Courtesy of Casa Dragones
After just two days in the agave fields of Jalisco, Bertha González Nieves knew she wanted to pursue a career in tequila making.
As the first woman to be named “maestra tequilera,” González Nieves wants to showcase tequila in a different light.
It was a little bit of diplomacy—and a lot of love for tequila—that catapulted Bertha González Nieves’s career into the spirits industry. At age 22, González Nieves was studying business administration at a university when she applied to a cultural exchange program called Ship for World Youth and was chosen to represent Mexico as an ambassador to the Japanese government. As part of her training, González Nieves traveled throughout Mexico to learn about the country’s industries, economy, and history. One of her stops was in Tequila, Jalisco, where visits to agave fields and distilleries started her passion for tequila that eventually led her down her career path.
“After two days of being there, I called my parents, and I told them I wanted to go into the tequila industry,” said González Nieves. “They thought I was too young to commit. But they knew that if it got into my heart and in my head, it was going to be difficult to sway me.”
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Today, as CEO and cofounder of tequila brand Casa Dragones, a small-batch, ultra-premium sipping tequila, González Nieves is thankful she found a career that still excites her every day. Not that it was passion alone driving her forward: González Nieves spent a decade in senior marketing and commercial roles at Jose Cuervo International, including global director of new business and innovation and global brand director. Eventually, González Nieves decided it was time to venture out on her own to be part of the new crop of tequila producers like Espolon and Milagro that were shaping the industry for the future.
Joining forces with MTV founder Bob Pittman in 2008, she created Casa Dragones, hoping to reimagine tequila and prove that it can compete alongside luxury spirits like cognac and whiskey, and even give wine a little competition when it comes to pairings within fine-dining experiences.
“I wanted to seduce that tequila drinker and the spirits connoisseur by expanding the repertoire to showcase tequila in a different light,” said González Nieves. First came Casa Dragones Joven, a smooth sipping tequila with hints of vanilla and pear that can be served like a single malt or cognac. Casa Dragones Blanco and Casa Dragones Barrel Blend complete the trio of the brand’s tequila line.
We have meals with our family with tequila. We pray with tequila. We declare our love with tequila.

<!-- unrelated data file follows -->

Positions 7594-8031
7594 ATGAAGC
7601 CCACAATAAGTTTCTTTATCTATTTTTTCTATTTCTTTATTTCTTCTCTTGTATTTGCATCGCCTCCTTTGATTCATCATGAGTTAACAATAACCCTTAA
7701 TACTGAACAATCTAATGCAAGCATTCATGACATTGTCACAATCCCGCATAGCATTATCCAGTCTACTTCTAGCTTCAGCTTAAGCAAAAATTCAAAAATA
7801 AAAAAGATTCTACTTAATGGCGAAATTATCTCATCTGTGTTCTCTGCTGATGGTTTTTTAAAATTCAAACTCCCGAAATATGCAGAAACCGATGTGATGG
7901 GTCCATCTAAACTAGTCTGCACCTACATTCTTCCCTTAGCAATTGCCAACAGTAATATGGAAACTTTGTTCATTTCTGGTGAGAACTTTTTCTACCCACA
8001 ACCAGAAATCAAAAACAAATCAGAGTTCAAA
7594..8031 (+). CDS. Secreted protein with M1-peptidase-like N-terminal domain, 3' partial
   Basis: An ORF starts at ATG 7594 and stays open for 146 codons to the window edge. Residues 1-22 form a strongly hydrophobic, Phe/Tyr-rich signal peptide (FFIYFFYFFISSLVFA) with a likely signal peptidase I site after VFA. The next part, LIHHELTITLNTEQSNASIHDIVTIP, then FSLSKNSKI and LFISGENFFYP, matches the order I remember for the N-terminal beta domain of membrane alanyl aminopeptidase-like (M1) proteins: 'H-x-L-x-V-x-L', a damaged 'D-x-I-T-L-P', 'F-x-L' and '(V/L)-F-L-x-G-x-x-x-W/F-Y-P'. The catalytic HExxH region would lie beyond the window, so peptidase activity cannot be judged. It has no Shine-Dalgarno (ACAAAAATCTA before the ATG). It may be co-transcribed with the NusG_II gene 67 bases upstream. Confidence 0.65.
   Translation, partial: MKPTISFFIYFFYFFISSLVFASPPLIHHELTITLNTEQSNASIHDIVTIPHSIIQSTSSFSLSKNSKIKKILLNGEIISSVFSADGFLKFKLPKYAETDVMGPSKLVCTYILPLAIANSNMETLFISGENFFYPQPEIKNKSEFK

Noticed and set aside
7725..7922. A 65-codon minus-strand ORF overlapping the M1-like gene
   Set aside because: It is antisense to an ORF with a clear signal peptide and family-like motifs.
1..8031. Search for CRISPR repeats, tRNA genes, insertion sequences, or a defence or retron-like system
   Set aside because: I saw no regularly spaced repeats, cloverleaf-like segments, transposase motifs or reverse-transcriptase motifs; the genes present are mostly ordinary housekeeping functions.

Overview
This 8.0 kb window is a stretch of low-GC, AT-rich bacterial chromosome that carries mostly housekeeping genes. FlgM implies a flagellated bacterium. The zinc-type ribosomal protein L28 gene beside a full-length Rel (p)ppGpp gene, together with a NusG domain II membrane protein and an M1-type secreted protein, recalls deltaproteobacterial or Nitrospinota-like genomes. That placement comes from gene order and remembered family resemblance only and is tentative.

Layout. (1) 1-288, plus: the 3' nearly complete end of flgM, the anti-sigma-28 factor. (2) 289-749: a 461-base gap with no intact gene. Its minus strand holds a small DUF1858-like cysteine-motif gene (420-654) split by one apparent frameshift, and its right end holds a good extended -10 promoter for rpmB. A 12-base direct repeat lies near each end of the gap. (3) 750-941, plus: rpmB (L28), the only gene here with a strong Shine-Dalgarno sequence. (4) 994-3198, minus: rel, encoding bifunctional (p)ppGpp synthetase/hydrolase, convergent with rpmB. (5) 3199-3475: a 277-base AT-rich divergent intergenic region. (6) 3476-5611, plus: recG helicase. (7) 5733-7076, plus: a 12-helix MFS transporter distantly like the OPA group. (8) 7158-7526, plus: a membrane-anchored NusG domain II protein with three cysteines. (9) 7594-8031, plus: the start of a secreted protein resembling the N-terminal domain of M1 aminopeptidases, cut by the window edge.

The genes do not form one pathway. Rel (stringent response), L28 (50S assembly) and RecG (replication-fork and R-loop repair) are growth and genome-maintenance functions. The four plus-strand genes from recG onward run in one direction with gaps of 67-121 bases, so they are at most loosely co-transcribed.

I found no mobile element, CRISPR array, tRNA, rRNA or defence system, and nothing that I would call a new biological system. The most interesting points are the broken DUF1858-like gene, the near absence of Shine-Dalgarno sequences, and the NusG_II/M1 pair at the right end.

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González Nieves’s aim was to present tequila through craftsmanship, quality, and innovation, with packaging that translated the meticulous attention to detail of the production process. As a result, Casa Dragones’ bottles are sleek, lead-free crystal, individually hand-engraved with intricate designs using a traditional Mexican technique called pepite. (A grinding stone manually carves out patterns of small, decorative pepita-like shapes.) The design won the Grand Prix Stratégies du Lux, “a product/packaging award typically associated with the likes of Hermès, Guerlain, and Louis Vuitton,” reports JustLuxe, making Casa Dragones the first Mexican brand to receive this prestigious recognition.
González Nieves also spent 12 years studying at Academia Mexicana de Catadores de Tequila, where she would become certified as the first female maestra tequilera all while growing her business. When she received the honor, she jokingly told the room full of men that she almost had to grow a mustache for them to accept her.
But whether they accepted her or not is inconsequential, because González Nieves has continued to gain recognition for her hard work and dedication to her craft. Forbes named her “one of the 50 most powerful women in Mexico” in 2018, and Revista Expansión, Mexico’s leading business magazine, called her “one of Mexico’s top young businesswomen.” In 2018, she was awarded the Endeavor Entrepreneurship Award for “Pride of Mexico,” which celebrated her work in creating a globally recognized Mexican luxury brand.
González Nieves isn’t just producing one of Mexico’s most well-known tequila brands—she’s also honoring her Mexican culture by weaving in cultural identity and family celebrations. “Tequila is part of our social fabric in Mexico,” said González Nieves. “We have meals with our family with tequila. We pray with tequila. We declare our love with tequila. It’s part of our culture. I am selling the Mexico that I grew up in and the one that inspires me every day.”
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